Monad (from Greek μονάς monas, "singularity" in turn from μόνος monos, "alone")[1] refers, in cosmogony, to the Supreme Being, divinity or the totality of all things. A basic unit of perceptual reality is a "monad" in Gottfried Leibniz' Monadology , published in 1714. A single note in music theory is called a monad.

Monads in the Haskell Programming Language were inspired by Category Theory monads. The "monads" discussed herein are inspired by Haskell monads. Here's the definition of the simple monad described in this module:

function Monad (x) {
  return function foo (func) {
    if (func === "stop") return x
    else  {
      x = func(x);
      return foo;
In "Monad(6)(v=>v+7)(v=>v*4)(v=>v-10)", the expression "Monad(6)" creates a closure around "x" accessible to the return value, foo(). The expression "foo('stop')" causes foo to return the number held in the closure, 42.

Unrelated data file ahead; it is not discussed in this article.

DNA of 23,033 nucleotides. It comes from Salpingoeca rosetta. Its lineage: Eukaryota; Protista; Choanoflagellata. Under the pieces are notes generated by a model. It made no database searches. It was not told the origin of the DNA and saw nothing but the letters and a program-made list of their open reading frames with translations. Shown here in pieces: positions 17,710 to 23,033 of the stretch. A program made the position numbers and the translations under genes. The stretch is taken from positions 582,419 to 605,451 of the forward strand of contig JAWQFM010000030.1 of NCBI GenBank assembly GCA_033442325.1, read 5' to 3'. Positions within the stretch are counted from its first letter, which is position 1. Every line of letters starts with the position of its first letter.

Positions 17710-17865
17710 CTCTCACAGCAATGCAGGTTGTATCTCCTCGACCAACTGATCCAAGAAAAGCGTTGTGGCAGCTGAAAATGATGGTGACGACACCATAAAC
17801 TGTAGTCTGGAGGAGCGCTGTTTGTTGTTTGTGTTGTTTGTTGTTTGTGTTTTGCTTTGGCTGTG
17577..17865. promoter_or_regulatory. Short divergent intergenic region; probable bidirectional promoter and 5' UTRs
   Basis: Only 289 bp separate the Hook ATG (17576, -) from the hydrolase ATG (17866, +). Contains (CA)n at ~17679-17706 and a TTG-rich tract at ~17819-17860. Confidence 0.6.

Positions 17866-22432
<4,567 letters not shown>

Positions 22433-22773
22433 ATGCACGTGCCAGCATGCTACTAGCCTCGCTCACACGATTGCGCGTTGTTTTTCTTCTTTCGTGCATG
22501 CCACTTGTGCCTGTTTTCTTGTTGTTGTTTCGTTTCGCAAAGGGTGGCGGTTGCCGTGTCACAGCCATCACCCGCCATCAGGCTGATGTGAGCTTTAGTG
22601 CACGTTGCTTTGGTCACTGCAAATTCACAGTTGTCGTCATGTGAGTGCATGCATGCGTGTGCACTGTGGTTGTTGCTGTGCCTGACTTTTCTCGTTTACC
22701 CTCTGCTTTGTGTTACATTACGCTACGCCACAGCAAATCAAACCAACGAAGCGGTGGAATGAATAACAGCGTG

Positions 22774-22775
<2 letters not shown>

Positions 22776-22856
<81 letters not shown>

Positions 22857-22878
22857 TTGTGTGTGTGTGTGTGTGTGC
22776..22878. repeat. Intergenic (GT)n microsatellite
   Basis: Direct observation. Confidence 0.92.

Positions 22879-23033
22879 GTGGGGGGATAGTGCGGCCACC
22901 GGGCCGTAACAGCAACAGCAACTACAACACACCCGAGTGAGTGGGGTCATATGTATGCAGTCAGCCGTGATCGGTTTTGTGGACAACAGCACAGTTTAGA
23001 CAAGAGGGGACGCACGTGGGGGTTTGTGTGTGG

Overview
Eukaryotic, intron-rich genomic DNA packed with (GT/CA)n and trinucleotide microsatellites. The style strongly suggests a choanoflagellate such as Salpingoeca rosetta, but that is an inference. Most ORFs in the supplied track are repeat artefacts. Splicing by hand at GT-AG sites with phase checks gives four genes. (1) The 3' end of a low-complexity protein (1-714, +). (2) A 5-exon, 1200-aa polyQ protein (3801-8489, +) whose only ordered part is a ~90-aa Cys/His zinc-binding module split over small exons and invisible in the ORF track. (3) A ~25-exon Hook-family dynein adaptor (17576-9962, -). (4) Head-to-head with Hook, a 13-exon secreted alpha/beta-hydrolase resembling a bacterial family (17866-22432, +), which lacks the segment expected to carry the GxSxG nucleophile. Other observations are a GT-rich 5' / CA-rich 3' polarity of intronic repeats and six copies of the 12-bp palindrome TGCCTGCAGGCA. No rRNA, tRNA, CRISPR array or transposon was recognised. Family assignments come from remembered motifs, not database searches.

As in Category Theory and the Haskell programming language, the monads described above encapsulate sequences of computations. They do it in a drastically different way, without relying on types.

Below, you can supply num in "Monad(num)(sum(7))(prod(4))(sum(-10))('stop')" where

const prod = a => b => a*b;
const sum = a => b => a+b;    

num is 6 so run(num) returns 42

Encapsulating State

Named monads persist after they encounter "stop", ready to process more functions.
var m = Monad(3)
m("stop");  // returns 3
m(v => v**3)  // Returns foo()
m("stop")  // returns 27